Seeing Rural America

Across the country, people in rural communities work hard to take care of our families and our neighbors. We are passionate about the places we live and are deeply connected to the people, lands, and traditions that make each of our communities unique.

Yet many of us don’t have the tools and opportunities we need to better our communities. Too many of us lack access to quality and affordable housing, healthcare, education, broadband, and other essential services. People in rural communities are more likely to live in poverty, have higher mortality rates, and have higher rates of jail and prison incarceration.

Policymakers at all levels of government can help address these challenges by acknowledging the strengths of our communities and providing the tools rural people need to succeed.

*Photo above: Soil health event at Northern Plains Resource Council member’s ranch

We are rural

Rural communities look different across the country. While nearly a quarter of rural residents are people of color, there are majority Black and majority Latino rural communities around the country. There are sovereign Native American nations and various multicultural communities with diverse populations, including immigrants moving to rural communities seeking a better life.

After noting how rural Black people’s contributions and even existence have been ignored, Black Appalachian Coalition (BLAC) highlights the “…need for Black storytelling and participation as a precondition for policymaking.” Policymakers can’t support us if they don’t see us. Many rural and regional policies have failed to uplift communities because policymakers have overlooked who we are.

We need rural policies that recognize who actually lives in our communities, eliminate discrimination, and ensure everyone, regardless of what we look like, can thrive and participate in policymaking and implementation.

Rural Spotlight

Tools to enact change

“We can’t truly address local problems without also addressing federal policy. We need people from around the country to fight for federal policies that defend voting rights, end discrimination, and remove the barriers that hinder our ability to improve rural Georgia.”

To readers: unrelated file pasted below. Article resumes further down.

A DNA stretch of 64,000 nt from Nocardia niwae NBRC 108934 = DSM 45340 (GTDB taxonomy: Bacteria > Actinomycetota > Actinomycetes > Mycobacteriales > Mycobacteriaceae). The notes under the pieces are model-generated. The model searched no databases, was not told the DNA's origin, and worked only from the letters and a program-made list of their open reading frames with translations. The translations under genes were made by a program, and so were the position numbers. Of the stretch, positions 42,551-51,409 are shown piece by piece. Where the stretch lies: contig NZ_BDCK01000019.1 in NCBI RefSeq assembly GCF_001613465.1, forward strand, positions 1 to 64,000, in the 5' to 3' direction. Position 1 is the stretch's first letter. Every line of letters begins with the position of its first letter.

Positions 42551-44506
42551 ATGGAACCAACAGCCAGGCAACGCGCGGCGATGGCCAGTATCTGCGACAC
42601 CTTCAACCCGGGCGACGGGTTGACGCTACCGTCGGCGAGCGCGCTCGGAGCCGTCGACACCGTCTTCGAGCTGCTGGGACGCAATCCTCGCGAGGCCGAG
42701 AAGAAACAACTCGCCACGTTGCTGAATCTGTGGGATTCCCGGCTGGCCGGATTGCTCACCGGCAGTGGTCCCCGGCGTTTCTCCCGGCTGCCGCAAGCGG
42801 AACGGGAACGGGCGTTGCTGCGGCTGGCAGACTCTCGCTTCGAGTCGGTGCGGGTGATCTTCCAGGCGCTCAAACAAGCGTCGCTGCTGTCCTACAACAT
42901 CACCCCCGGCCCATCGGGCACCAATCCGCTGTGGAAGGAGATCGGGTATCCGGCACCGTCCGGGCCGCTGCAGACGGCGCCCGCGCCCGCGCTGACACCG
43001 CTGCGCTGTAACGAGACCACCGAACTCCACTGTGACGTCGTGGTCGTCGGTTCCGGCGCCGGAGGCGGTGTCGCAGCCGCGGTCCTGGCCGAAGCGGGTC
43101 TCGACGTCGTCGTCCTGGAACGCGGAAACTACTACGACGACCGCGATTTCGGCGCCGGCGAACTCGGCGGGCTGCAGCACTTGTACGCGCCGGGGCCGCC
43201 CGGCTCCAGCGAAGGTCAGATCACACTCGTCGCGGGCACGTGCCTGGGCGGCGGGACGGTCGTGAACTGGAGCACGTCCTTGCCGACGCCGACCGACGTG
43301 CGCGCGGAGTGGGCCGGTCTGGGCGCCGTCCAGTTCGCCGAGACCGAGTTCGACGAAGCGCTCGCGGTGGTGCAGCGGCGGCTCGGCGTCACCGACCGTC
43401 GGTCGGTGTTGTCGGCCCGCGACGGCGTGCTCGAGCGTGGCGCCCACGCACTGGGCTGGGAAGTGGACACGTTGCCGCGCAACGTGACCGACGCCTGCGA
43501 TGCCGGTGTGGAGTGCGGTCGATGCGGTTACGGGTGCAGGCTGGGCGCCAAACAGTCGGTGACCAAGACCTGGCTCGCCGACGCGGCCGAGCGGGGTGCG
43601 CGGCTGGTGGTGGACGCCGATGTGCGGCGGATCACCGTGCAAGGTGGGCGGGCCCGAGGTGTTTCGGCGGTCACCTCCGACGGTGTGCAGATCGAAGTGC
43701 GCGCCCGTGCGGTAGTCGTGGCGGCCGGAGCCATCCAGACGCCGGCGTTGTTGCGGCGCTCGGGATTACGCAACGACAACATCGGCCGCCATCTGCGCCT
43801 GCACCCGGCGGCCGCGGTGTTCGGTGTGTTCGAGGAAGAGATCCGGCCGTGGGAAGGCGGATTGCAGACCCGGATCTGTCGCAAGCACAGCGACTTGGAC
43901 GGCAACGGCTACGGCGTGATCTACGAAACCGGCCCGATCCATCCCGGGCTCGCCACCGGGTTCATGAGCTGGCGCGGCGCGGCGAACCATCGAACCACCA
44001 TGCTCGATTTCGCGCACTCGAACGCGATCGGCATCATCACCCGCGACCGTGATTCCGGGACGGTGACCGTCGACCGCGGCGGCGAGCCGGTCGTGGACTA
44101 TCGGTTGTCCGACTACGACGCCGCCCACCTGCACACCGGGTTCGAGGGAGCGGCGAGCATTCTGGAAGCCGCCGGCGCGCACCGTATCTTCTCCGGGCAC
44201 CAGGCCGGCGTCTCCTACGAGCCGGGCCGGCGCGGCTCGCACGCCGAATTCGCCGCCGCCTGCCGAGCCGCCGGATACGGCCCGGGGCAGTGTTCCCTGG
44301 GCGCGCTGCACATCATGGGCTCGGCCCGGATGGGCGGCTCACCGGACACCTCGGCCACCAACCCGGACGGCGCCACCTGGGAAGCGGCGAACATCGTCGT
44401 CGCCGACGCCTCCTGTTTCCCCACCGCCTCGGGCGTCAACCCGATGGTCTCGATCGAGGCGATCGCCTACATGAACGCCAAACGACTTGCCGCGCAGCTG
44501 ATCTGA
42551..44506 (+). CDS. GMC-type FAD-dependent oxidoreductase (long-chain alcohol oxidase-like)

People-centered economies

One thing thriving communities have in common: they successfully support small businesses, family farmers, and local workers to make a good life and participate in the decisions that impact their lives.

Yet, our rural local businesses and working families also need federal and state support, and for several decades have not gotten their fair share of federal and state resources. Too many of our communities are experiencing worse and more frequent devastation from climate-change-related disasters, corporate extraction of resources, privatization of public services, and discrimination. Policymakers should recognize our immense challenges and support ambitious, local-led initiatives for long-term success.

Rural voters support ambitious policy and system change.
Polling shows rural voters support the Inflation Reduction Act, passing a new voting rights act, allowing Medicare to negotiate lower prices on prescription drugs, and closing tax loopholes on giant corporations. In a recent rural voter poll, 88% of young people and 82% of independents said they would be more likely to support a candidate who said, “A handful of corporate monopolies now run our entire food system. We need a moratorium on factory farms and corporate monopolies in food and agriculture.”

For example, the Ohio River Valley Institute and Appalachian Citizens’ Law Center are calling for federal support to repair homes in southeast Kentucky damaged by the July 2022 flood and ensure families are protected from future flood risks.

HEAL Food Alliance and the Union of Concerned Scientists also note the importance of strengthening support for Black, Indigenous, and other people of color within the agriculture sector and establishing paths toward long-term prosperity and resilient food systems. In the US, most farmworkers are people of color, yet they own and operate less than five percent of the farms. It’s time for policymakers to provide tools to everyone in rural America.



History of Policy

Reports & Resources